The Don't Buy List: Injectable Happiness, Prime Day Hypocrisy, & SPF WTFs
Plus, HELP ME WRITE MY BOOK.
Hello, dewy dust bunnies, and welcome to another edition of the The Don’t Buy List! Today’s top skincare trends include “jello skin,” “glazed donut skin,” and even “mirror skin.” Now, I could tell you how these trends encourage literal self-objectification. I could explore how our collective obsession with products has moved beyond buying products and into becoming products. But I won’t, because self-reflection is OUT and skin reflection is IN, baby!!!
Yesterday was Amazon Prime Day: a holiday celebrating a product (Amazon Prime) that incentivizes you to buy more products (the stuff on Amazon) by incentivizing you to buy even more products (the stuff on Amazon eligible for Prime Day discounts).
Have you ever wondered why beauty outlets — Allure, Vogue, ELLE, The Cut, etc. — publish so goddamn many Amazon Prime Day articles? (This year, Allure alone published 17 Prime Day lists that I could find. SEVENTEEN!!!) Or why every makeup, skincare, and wellness feature seems to link to products on Amazon throughout the rest of the year? It’s because when they link to an Amazon product, and a reader clicks on and buys that product, the publisher is paid a percentage of that sale. These are known as “affiliate sales,” and they’re a significant source of income for digital media platforms. Plenty of other retailers offer affiliate programs, too, but Amazon is an industry favorite. (In most of my previous beauty writing gigs, I was encouraged to use Amazon links for this reason — there were even times when I wanted to feature a particular product that wasn’t on Amazon but, because there was a similar-enough product that was on Amazon, editors would have me switch out the product I originally selected in favor of the Amazon product.)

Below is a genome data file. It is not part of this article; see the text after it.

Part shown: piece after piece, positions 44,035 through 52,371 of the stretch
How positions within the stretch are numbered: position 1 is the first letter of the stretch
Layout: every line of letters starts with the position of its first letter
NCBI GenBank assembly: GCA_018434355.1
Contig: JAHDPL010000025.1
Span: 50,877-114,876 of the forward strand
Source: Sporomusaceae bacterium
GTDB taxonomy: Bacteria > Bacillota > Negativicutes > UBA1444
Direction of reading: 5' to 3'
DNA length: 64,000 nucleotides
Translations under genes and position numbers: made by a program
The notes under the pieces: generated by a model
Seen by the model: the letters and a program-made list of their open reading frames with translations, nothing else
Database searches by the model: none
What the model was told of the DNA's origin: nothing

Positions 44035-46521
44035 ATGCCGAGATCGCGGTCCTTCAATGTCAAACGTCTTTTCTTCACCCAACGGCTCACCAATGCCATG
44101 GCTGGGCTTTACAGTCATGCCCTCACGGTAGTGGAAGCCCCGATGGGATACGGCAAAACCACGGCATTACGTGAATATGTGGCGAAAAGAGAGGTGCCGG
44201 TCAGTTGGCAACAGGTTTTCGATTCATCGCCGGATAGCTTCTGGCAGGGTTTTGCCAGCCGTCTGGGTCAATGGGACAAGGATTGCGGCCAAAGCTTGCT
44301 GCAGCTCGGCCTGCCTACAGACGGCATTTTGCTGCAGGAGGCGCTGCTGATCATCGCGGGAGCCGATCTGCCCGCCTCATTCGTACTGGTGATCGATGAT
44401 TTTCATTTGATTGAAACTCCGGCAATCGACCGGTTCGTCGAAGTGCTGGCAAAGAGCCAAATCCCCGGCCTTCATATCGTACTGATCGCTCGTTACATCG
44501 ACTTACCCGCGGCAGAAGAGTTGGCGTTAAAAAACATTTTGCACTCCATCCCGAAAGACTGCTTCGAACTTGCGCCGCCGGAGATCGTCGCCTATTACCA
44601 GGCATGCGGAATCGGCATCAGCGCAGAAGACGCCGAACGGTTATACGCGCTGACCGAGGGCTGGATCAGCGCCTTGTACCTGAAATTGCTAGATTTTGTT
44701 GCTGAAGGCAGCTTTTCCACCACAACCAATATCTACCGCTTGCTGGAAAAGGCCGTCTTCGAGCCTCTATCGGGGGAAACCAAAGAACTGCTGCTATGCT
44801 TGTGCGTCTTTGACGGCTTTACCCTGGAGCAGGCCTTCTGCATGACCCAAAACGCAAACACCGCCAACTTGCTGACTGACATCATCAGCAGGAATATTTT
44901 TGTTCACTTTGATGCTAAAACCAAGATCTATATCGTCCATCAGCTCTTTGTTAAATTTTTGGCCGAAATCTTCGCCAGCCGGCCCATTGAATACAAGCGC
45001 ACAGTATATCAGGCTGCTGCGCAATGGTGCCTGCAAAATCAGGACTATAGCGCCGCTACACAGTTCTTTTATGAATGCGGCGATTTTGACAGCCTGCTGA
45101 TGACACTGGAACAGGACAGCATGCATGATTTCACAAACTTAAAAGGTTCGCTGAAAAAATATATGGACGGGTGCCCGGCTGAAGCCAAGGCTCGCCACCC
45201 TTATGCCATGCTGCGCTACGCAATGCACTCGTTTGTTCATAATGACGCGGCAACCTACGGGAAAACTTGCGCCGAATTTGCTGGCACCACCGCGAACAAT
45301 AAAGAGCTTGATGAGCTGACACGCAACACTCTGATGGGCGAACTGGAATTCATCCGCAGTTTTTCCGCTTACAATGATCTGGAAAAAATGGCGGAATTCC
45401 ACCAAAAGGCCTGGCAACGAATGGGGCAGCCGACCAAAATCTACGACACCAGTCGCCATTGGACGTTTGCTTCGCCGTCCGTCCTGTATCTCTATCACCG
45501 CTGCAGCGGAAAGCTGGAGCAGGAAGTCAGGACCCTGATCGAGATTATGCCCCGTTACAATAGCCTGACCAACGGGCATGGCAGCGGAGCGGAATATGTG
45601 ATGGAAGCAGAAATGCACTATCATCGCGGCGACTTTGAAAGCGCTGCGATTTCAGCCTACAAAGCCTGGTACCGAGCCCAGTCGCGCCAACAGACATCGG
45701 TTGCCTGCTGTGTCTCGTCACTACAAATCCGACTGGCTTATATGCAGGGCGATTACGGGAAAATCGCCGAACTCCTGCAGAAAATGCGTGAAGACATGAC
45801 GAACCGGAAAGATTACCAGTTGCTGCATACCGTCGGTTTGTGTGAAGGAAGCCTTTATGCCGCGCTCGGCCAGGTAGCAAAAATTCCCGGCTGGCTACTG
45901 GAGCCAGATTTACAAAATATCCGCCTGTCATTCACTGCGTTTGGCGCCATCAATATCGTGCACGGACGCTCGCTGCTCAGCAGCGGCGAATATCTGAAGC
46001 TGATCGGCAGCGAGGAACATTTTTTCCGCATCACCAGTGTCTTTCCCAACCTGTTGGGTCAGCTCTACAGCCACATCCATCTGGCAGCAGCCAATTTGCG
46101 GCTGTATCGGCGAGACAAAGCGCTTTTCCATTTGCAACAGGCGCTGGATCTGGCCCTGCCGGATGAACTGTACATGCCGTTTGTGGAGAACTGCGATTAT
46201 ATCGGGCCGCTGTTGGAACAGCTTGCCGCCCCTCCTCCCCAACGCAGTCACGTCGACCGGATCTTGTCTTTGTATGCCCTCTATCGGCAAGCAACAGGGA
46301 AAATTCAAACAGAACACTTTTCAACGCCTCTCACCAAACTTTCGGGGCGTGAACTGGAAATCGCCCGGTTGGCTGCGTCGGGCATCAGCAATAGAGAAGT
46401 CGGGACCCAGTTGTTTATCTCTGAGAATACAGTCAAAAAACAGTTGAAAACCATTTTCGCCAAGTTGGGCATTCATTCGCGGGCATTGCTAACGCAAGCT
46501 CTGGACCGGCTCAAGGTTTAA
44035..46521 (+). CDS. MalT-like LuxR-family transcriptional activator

My point is: